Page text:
By Abigail Griffin
When most college students think of online courses, they often imagine basic, boring classes that are convenient and easy A’s. Online classes often require little effort and minimal time commitment, while still satisfying a graduation requirement. So, students drudge aimlessly through the mandatory course, get their completion grades, and move on with their lives, without actually gaining anything from the experience. Dr. Suri’s online course, however, is so much more than a mark off of an undergraduate’s to-do list. Professor Suri revolutionizes this old, bland style of online coursework and provides a unique and active learning experience to students anywhere—from the comfort of their own beds to a quaint coffee shop down the street to the studio classroom in Mezes.
Going into the course, I was skeptical. Not because I didn’t have full faith in Professor Suri’s ability to make the course the best it could be, but because I was worried that even the best online class could not beat traditional, classroom-style learning. I had been unimpressed by the reputation of online classes in the past, and I never previously had the desire to take one. I always preferred a classroom setting because it just seemed more “right.” But boy, was I wrong.
Not only is Professor Suri an incredibly energetic and knowledgeable professor, but he makes his lectures engaging, informative, and entertaining. The online setting does not take away from the education at all, in fact, I think it enhances the learning environment. Students are more willing to participate in class through applications like “Class Chat” and “Ask the Professor,” and the TA’s and Prof. Suri actively respond to their comments, which would be nearly impossible in a huge lecture hall. When students take an active role in their learning like this, they benefit significantly more from the lecture. I know from experience that there is practically no class participation in a 300-500 person lecture hall, but having the same class size online encourages significantly more student involvement.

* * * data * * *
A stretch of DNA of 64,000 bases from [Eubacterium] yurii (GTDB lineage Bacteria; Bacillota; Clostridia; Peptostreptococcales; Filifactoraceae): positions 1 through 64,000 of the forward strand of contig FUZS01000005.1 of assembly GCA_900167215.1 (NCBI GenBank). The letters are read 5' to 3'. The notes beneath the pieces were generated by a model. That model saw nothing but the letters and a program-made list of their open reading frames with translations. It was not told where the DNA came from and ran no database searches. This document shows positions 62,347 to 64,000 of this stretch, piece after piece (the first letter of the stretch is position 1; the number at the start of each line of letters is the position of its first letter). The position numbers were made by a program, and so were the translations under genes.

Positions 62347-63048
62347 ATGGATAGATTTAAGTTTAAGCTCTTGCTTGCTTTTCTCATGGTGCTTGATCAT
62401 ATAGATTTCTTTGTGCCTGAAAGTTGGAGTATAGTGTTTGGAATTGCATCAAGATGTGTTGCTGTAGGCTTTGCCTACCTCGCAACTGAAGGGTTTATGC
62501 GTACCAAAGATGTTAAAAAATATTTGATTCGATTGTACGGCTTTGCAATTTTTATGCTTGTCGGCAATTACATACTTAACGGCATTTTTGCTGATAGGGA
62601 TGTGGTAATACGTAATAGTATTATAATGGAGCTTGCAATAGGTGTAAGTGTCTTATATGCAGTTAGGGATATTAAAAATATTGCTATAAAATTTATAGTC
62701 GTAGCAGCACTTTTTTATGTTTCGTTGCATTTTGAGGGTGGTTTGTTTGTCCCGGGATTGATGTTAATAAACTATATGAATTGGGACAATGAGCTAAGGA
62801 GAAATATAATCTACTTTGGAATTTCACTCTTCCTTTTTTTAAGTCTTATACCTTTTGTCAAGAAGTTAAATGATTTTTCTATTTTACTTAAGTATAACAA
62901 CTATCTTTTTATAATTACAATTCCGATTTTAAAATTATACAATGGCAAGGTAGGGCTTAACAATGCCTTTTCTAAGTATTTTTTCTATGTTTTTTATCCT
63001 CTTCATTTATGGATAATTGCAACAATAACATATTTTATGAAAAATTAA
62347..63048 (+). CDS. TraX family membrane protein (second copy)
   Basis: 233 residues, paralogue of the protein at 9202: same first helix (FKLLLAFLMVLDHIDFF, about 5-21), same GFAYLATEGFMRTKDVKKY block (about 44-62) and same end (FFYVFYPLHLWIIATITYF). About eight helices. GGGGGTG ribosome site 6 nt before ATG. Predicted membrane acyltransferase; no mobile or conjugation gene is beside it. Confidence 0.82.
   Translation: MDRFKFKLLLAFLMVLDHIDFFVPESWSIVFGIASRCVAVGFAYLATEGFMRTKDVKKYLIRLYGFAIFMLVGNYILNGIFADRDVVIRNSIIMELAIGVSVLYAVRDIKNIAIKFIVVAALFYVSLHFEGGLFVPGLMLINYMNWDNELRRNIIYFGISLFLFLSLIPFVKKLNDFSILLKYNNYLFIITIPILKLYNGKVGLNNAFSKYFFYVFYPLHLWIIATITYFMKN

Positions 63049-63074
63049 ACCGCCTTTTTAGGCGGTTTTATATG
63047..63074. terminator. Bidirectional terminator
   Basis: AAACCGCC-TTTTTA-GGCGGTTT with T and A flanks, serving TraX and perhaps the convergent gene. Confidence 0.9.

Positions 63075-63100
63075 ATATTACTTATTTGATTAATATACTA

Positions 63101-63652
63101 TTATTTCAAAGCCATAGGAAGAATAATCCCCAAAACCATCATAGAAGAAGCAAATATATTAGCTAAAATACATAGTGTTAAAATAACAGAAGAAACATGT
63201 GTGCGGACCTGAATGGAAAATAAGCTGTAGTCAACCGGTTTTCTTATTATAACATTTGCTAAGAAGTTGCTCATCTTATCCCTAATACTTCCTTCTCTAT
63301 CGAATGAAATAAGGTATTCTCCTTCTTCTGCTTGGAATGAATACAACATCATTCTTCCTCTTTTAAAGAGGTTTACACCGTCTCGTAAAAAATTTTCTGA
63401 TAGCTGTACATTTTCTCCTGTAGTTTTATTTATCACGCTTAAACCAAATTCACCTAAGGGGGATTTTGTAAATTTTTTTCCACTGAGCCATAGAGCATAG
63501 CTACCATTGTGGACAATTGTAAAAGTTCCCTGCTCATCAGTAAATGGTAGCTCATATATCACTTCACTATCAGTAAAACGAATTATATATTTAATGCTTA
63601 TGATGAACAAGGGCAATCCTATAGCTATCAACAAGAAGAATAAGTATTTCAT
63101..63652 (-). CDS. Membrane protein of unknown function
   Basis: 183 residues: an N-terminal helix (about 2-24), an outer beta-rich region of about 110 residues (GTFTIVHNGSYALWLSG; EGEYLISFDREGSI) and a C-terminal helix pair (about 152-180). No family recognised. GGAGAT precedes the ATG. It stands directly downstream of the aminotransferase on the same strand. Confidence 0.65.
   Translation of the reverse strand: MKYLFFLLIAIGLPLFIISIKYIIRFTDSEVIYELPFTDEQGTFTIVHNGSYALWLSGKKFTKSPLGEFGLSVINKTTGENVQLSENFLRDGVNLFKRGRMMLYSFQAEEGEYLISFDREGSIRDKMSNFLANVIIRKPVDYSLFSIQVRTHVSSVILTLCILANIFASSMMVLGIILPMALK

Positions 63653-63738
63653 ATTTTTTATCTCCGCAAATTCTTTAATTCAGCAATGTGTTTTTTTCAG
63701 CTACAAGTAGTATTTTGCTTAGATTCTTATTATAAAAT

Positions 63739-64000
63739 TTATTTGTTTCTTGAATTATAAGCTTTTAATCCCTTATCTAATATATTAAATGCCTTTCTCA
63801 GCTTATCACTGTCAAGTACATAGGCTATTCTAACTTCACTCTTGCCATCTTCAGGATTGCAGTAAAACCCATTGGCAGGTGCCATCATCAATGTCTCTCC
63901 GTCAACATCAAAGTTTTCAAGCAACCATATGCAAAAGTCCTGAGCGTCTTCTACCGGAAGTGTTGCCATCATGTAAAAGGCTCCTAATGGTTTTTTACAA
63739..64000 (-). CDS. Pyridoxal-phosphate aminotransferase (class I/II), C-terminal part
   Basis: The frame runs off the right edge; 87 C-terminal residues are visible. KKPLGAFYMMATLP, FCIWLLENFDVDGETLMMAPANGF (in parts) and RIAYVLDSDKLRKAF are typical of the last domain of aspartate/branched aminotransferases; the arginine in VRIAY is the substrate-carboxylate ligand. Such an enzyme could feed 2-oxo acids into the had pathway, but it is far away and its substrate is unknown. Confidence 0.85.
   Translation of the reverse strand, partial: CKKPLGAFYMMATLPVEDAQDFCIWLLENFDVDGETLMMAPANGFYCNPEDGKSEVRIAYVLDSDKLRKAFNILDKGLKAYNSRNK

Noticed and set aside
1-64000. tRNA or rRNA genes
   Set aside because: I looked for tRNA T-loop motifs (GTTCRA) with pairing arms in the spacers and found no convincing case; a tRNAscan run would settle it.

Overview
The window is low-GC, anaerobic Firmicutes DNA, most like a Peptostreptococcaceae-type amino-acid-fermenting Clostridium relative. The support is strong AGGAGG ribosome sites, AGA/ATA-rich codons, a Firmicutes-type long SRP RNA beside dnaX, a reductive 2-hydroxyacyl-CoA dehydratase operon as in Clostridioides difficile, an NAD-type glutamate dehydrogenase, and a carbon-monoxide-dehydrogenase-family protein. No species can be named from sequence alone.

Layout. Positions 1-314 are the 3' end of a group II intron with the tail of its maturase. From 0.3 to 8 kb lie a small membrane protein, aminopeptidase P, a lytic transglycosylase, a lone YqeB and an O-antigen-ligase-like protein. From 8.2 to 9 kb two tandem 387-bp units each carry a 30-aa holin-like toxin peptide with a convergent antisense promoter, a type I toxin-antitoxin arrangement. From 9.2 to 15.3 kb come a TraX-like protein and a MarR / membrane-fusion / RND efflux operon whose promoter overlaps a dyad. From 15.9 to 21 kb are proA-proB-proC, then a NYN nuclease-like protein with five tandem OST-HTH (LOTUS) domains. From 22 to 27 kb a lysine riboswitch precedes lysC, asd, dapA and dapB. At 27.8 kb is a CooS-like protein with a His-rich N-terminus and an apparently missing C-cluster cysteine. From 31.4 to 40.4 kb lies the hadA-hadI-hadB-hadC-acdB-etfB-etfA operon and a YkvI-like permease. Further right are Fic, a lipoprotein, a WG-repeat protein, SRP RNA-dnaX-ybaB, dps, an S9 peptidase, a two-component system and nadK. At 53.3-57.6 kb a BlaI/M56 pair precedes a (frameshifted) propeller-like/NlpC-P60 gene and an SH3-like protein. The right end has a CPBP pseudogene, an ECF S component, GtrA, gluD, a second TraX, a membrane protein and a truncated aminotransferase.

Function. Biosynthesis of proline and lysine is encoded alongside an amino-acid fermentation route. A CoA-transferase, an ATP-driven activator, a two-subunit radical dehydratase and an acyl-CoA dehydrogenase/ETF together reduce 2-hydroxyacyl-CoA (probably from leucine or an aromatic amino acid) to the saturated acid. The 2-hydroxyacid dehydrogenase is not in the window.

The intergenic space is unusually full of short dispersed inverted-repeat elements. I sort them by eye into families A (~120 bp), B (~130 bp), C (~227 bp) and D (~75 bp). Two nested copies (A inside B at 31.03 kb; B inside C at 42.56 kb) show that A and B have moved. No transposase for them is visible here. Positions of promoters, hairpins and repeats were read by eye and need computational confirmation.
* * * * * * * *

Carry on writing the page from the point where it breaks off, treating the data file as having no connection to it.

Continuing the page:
For example, Dr. Suri uses images in his lecture every class period, and the pictures pop up on our video screens so we can easily see them. When he asks us to comment on the images, students begin contributing to the discussion in a matter of seconds. In a normal classroom setting with the same number of students, almost no one responds to the professor’s questions, and never that quickly and eagerly. So the online forum actually makes the lecture easier for the students, the professor, and his assistants. It is also wonderful because the slides and images that come up on our screen are clear and easy to understand and interpret, whereas, it would be more difficult for some of the students to evaluate the images in a lecture hall.
Overall, I am incredibly impressed by what Dr. Suri has done with his online course. Obviously, it isn’t perfect. Sometimes the technology doesn’t work correctly or people get off track in the class chat. But as a whole, the class is a lot of fun. I think that the online and in-person office hour options are great, the class pings ensure that students are paying attention (and are super easy participation points), and the lectures are always interesting.
Plus, I have never been a morning person, so it’s great to be able to wake up 5 minutes before class and still make it on time.
Abigail Griffin is a second-year Plan II Honors and Government double-major with a minor in Arabic. She graduated high school in St. Louis and her family currently resides in Elizabethtown, KY. She is an Arabic Flagship and Forty Acres scholar at UT , an Agency Co-Director within Student Government, and a Camp Texas counselor to incoming freshman. Abigail also volunteers as a KIPP tutor and as an AISD tutor to Arabic-speaking students. Additionally, she is passionate about sports and has played on the Women’s Club Soccer team In the future, she intends to pursue a career in foreign service and counterterrorism.